Lorraine Bracco (#110 of 3)

Sopranos Week: I Believe in America

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<em>Sopranos</em> Week: I Believe in America
<em>Sopranos</em> Week: I Believe in America

With the final episodes of The Sopranos soon to air on HBO, it's worth considering where the show fits in the pantheon of great mob stories that have been committed to film. Yes, The Sopranos is a TV show, but as such it is sui generis and can only be compared to films.

In one self-referential scene, Dr. Melfi (Lorraine Bracco) and her family are eating dinner while her ex-husband laments how Italian-Americans are portrayed in movies about the Mafia. Her son, Jason, counters that mob movies have replaced westerns as the dominant narrative of the American experience. A self-serving viewpoint, perhaps, from a show like The Sopranos, but it's also an observation that is hard to dispute.

The Sopranos Recap: Season 6, Episode 1, "Members Only"

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<em>The Sopranos</em> Recap: Season 6, Episode 1, “Members Only”
<em>The Sopranos</em> Recap: Season 6, Episode 1, “Members Only”

Talk about starting with a bang. Last night's Sopranos premiere broke with the show's traditional slow-building intro by jam-packing two hours of plot into 60 minutes and capping the episode with one of its most startling violent acts: de-fanged, housebound and Alzheimers'-suffering ex-mob boss Uncle Junior (Dominic Chianese) shooting New Jersey mob kingpin Tony Soprano (James Gandolfini) in the chest at close range. It was vintage Sopranos, expected yet somehow surprising, and twisted and pathetic rather than superficially exciting. You always figured Tony might get shot, but not like this. It was downright humiliating, especially when director Tim van Patten cut to a God's-eye-view shot of fat, bloody Tony lying on the kitchen floor, laboring to hoist his bathroom-scale-certified 280 pounds high enough to grab the wall phone and call 911.

Tony can't die, of course; at least he can't die this soon. Series creator David Chase can go on all he likes about how every cast member is fair game, but you still know he's not going to kill his leading man with 19 episodes left to go. So as powerful as that shooting was, it still feels a bit like wheel-spinning. (Michael Imperioli's Chris Moltisanti survived a less embarrassing shooting incident in Season Two.) But it's still a shocking development, one that sets the stage for Chase and his writers to indulge their David Lynch-Dennis Potter fixation by pulling Tony out of this world and putting him into another one. The lead sentence from one of my Star-Ledger colleague Alan Sepinwall's Sopranos preview pieces now makes sense: “There are going to be more dreams. Deal with it.”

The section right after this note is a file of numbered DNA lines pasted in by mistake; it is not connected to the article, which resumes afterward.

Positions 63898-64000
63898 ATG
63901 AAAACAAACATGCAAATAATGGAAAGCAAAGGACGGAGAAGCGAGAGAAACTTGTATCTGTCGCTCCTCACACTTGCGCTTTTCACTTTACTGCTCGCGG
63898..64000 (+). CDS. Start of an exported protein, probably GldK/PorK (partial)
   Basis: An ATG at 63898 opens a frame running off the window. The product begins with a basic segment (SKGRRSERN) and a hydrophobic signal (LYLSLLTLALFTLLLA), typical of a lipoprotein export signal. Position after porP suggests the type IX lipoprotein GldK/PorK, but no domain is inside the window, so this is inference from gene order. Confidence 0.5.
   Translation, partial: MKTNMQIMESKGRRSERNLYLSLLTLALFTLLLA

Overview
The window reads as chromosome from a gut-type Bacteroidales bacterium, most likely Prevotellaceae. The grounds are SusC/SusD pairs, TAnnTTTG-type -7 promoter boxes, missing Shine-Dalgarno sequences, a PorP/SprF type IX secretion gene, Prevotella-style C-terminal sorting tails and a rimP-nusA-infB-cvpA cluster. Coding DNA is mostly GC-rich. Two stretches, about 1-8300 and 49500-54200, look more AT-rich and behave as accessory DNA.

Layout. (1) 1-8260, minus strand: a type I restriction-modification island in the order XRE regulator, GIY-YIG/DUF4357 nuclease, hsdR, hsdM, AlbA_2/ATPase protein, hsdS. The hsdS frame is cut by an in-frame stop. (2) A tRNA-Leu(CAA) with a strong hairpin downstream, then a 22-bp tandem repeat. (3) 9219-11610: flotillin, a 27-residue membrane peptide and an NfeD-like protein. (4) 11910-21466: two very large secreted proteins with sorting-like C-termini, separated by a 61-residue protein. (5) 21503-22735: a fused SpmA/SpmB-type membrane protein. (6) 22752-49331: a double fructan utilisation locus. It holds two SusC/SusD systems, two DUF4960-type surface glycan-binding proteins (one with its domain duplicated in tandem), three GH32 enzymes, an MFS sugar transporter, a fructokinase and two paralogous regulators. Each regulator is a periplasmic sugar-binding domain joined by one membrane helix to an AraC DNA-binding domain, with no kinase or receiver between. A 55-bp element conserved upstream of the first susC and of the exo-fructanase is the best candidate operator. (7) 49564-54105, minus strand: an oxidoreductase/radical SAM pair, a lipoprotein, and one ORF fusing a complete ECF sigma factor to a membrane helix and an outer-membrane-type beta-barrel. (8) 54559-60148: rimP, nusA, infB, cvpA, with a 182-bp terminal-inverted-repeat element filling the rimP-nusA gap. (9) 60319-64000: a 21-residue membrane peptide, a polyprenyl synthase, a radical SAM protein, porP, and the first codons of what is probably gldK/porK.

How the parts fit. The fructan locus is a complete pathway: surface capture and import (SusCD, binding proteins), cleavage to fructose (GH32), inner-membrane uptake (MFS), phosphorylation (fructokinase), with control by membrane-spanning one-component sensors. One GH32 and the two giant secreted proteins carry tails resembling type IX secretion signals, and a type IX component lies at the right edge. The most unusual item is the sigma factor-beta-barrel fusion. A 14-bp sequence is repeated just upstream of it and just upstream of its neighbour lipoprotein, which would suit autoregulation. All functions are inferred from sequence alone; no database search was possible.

Steadi’s Daddy

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Steadi’s Daddy
Steadi’s Daddy

[Author's Note: Since the Steadicam discussion seems to be flowering into something more than an argument about a piece of equipment, rather than change the subject with a totally different post, I'll stay the course. What follows is reprint of an article I wrote about the history and aesthetics of the Steadicam, built around an interview with the device's creator, Garrett Brown. It was originally published in the Winter 2005 issue of Film Festival Reporter magazine, which is edited by my friend Scott Bayer, a journalist and filmmaker.]

Garrett Brown might be the most influential filmmaker that the moviegoing public hasn't heard of. Throughout his long career, the 62-year old Philadelphian has been a mostly behind-the-scenes presence in the industry, working as cinematographer, cameraman, inventor and teacher. Yet his impact has been as profound as that of any auteur, star or studio executive, thanks to his greatest invention: the Steadicam, a combination camera and body harness that merged the improvisational freedom of the handheld shot with the elegance of the dolly, and expanded the frontiers of cinema.

In the 30 years since the camera made its debut in director Hal Ashby's Woody Guthrie biography Bound for Glory—in a still-dazzling shot that began atop a high crane, drifted to earth and then wove through a camp full of migrant workers—the Steadicam has become a star player in some of the most visually and dramatically memorable sequences of the past three decades, sequences that advance the narrative while subtly commenting on the meaning and uses of movie language.